The “Little Ice Age” During Early Colonial America


Ice snow winter

The America that early European explorers and colonists found was a far different land than we know today.  Even only 150 years ago, the forests of Appalachia were far darker and home to an incredible number of exotic species whose days were numbered: The beautiful multi-color Carolina Parakeet, the Eastern Bison and the preying Eastern Mountain Lion (the fourth largest cat on the planet), all called the mountains of Southern Appalachia home before many of our ancestors arrived.

Indeed, the modern forests of today are almost unrecognizable compared to the majestic, dense and dark foggy woodlands that greeted the first white settlers only a handful of centuries ago.

The most notable change to the American continent, however, has far more to do with the weather than anything else.

For reasons largely unknown today, the planet experienced a period of drastic cooling from around 1500-1800s, creating a time period known as “The Little Ice Age”.

Several causes have been proposed: extreme lows in sun radiation, heightened volcanic activity, changes in ocean circulation and even variations in the Earth’s orbit and axial tilt have all been hypothesized.

Regardless of the reasoning, the days of early-European exploration of America were frigid and claimed the lives of a countless number of individuals.

In June 1608, Samuel Champlain reported bearing ice along the shores of Lake Superior.  That same year, both Native Americans and Europeans living in the Northeast suffered excessive mortality in Maine during the winter months, as did residents in Jamestown, Virginia.  Native Americans were forced to form leagues in response to food shortages.

The journal of Pierre de Troyes, who led an expedition to James Bay in 1686, recorded that the bay was still littered with so much floating ice that he could hide behind it in his canoe on 1 July.

This extreme cold continued for centuries and in the winter of 1780, New York Harbor froze, allowing people to walk from Manhattan Island to Staten Island.

All of these weather patterns climaxed in what would become known as the “Year without a Summer” or “Eighteen Hundred and Froze to Death”, 1816.

Throughout the spring and summer of 1816, residents of the eastern United States observed what they described as a persistent “dry fog,” which reddened and dimmed the sunlight.  The haze was so thick that individuals could actually stare at sunspots with the naked eye.

The first hint of extraordinary weather came on May 12, 1816, when a late spring cold wave breached the Appalachian Mountains, reaching as far south as Virginia – covering the ground in frost.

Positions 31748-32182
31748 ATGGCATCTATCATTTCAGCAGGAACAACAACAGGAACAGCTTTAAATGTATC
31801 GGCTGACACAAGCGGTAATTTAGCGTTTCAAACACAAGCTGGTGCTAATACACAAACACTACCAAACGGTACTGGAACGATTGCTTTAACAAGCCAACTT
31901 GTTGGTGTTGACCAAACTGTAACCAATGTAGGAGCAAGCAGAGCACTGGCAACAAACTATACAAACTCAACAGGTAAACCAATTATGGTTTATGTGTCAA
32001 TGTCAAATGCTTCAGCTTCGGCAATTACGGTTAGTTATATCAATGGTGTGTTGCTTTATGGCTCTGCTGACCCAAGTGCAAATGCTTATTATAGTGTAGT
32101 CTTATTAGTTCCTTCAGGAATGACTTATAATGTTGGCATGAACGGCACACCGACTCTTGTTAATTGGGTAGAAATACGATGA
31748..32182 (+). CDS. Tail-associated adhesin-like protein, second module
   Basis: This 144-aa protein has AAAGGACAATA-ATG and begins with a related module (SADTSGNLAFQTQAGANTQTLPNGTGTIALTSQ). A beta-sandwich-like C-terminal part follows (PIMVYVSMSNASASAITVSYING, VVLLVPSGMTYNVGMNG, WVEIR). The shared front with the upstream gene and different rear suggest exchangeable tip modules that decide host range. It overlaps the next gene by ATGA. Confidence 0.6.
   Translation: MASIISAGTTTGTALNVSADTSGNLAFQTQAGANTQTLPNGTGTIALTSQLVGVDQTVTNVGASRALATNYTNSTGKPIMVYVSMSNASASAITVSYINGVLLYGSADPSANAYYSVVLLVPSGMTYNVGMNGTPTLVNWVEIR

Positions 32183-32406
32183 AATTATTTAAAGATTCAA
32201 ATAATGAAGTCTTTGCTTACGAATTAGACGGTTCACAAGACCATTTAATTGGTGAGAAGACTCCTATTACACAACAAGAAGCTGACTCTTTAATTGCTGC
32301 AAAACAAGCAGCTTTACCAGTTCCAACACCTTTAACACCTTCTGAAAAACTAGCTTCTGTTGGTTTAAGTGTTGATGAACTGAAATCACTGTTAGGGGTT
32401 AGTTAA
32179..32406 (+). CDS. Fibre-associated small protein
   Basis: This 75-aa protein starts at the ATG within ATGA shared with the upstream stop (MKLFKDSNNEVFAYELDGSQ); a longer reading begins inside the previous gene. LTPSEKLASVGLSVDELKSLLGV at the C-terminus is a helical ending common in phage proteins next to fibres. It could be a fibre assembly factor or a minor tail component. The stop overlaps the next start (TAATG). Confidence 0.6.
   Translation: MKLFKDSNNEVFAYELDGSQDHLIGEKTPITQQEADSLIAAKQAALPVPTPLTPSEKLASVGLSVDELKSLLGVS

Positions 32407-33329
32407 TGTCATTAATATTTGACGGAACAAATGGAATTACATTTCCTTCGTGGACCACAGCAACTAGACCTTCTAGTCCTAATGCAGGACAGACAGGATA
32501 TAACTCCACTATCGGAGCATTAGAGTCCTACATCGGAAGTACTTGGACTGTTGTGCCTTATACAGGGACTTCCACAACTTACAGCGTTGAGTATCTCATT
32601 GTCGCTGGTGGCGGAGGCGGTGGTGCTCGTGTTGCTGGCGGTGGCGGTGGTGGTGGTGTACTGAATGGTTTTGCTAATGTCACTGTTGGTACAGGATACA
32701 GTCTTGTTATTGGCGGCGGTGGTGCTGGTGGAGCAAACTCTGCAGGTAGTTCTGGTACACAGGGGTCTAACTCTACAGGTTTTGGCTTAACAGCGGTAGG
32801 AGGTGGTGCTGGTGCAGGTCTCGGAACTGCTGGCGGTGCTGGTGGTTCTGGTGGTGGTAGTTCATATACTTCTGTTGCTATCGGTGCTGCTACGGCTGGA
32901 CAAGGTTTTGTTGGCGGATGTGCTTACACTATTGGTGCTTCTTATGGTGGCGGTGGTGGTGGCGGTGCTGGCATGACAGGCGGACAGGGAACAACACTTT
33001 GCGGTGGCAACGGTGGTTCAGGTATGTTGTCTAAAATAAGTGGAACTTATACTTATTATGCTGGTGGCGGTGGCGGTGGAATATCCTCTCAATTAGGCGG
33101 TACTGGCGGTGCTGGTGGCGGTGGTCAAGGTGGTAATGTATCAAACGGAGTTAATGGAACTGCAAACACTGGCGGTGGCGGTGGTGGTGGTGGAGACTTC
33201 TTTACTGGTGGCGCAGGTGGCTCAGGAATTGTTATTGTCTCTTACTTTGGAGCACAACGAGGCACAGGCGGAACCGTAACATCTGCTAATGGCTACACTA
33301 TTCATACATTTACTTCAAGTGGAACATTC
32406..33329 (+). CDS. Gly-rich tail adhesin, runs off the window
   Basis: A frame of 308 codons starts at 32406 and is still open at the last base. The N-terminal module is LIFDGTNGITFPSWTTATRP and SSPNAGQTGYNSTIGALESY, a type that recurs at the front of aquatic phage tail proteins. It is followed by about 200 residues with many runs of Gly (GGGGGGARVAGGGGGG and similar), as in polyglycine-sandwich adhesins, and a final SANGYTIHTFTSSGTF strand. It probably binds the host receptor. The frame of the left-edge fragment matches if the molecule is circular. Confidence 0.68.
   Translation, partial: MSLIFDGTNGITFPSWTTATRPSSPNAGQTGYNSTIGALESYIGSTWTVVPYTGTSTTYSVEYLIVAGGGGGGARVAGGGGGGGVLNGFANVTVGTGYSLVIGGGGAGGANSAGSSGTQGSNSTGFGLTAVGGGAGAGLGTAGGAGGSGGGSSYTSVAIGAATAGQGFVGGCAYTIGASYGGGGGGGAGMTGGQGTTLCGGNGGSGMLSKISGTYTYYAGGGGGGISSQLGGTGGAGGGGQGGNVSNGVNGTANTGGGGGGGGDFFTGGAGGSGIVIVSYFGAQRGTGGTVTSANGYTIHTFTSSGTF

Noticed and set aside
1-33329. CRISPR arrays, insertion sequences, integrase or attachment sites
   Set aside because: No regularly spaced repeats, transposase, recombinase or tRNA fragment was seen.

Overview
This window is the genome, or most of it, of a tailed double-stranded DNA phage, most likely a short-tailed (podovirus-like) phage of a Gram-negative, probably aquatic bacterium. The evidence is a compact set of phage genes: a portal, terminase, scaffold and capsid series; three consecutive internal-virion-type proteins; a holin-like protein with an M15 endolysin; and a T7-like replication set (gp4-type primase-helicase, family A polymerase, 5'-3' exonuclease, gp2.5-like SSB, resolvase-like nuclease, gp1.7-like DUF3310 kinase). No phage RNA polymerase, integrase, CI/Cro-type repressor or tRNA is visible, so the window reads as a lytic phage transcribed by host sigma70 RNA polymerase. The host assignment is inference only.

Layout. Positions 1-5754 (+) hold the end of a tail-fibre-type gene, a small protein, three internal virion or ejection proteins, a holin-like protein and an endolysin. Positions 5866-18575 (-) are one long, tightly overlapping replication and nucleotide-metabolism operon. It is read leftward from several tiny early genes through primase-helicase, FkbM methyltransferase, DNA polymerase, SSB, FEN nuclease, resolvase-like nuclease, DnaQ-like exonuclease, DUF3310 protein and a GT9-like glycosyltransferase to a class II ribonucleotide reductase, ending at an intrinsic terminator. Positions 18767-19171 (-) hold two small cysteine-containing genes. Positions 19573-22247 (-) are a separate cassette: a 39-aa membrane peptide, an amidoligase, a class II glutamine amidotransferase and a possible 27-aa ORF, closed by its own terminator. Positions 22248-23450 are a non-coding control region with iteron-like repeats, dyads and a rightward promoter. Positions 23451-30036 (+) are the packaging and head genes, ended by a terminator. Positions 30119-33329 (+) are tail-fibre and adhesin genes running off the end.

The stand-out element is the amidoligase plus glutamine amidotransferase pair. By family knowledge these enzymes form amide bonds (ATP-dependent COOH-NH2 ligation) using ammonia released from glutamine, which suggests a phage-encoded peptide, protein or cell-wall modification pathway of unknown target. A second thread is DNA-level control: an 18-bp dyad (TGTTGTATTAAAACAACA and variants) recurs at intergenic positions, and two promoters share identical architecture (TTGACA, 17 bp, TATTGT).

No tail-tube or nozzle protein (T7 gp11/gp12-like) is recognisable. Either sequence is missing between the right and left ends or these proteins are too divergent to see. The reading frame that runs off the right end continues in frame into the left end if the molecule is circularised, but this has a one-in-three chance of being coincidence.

The cold weather briefly retreated for nearly a week, allowing farmers an opportunity to plant their crops as well as attempt to salvage those already damaged by the late frost.

Unfortunately, the warm weather was short-lived, as a second cold snap struck the eastern half of the United States, this time in the opening week of June.

One traveler passing through Pennsylvania wrote the following in his diary, “This morning was very frosty and ice covered the water ¼ inch thick. We had a brisk breeze from the northeast.” The following morning he penned, “A severe frost attended this morning.”

Hours later, on June 6, 1816, residents of Albany, New York, were shocked to discover snow falling onto the ground.  Writing in his diary, New Lebanon, New York, resident Nicholas Bennet wrote “all was froze…  and the hills were barren like winter.”

According to historian William G. Atkins, temperatures went below freezing almost every day in May and the ground froze solid on June 9.

Atkins went on to write, “Severe frosts occurred every month; June 7th and 8th snow fell, and it was so cold that crops were cut down, even freezing the roots …. In the early Autumn when corn was in the milk it was so thoroughly frozen that it never ripened and was scarcely worth harvesting. Breadstuffs were scarce and prices high and the poorer class of people were often in straits for want of food. It must be remembered that the granaries of the great West had not then been opened to us by railroad communication, and people were obliged to rely upon their own resources or upon others in their immediate locality.”

In July and August, lake and river ice was observed as far south as Pennsylvania. Frost was reported as far south as Virginia on August 20th and 21st.

Rapid, dramatic temperature swings were common, with temperatures sometimes reverting from normal or above-normal summer temperatures as high as 95 °F to near-freezing within hours.

On September 13, a Virginia newspaper reported that corn crops would be up to two-thirds short, complaining that “the cold as well as the drought has nipt the buds of hope”.

Another Virginia article complained, “It is now the middle of July, and we have not yet had what could properly be called summer. Easterly winds have prevailed for nearly three months past… the sun during that time has generally been obscured and the sky overcast with clouds; the air has been damp and uncomfortable, and frequently so chilling as to render the fireside a desirable retreat.”

At the time, little explanation could be summoned to explain the severe cold, though it was subsequently learned that a year earlier, in April 1815, one of the most powerful volcanic eruptions in recorded human history occurred on the other side of the globe in Indonesia.  Weather historians are typically in agreement that the eruption is to be blamed for the “Year Without a Summer.”

In the decades that followed “The Year Without a Summer”, temperatures gradually began to warm and just as mysterious as it arrived, the “Little Ice Age” disappeared.

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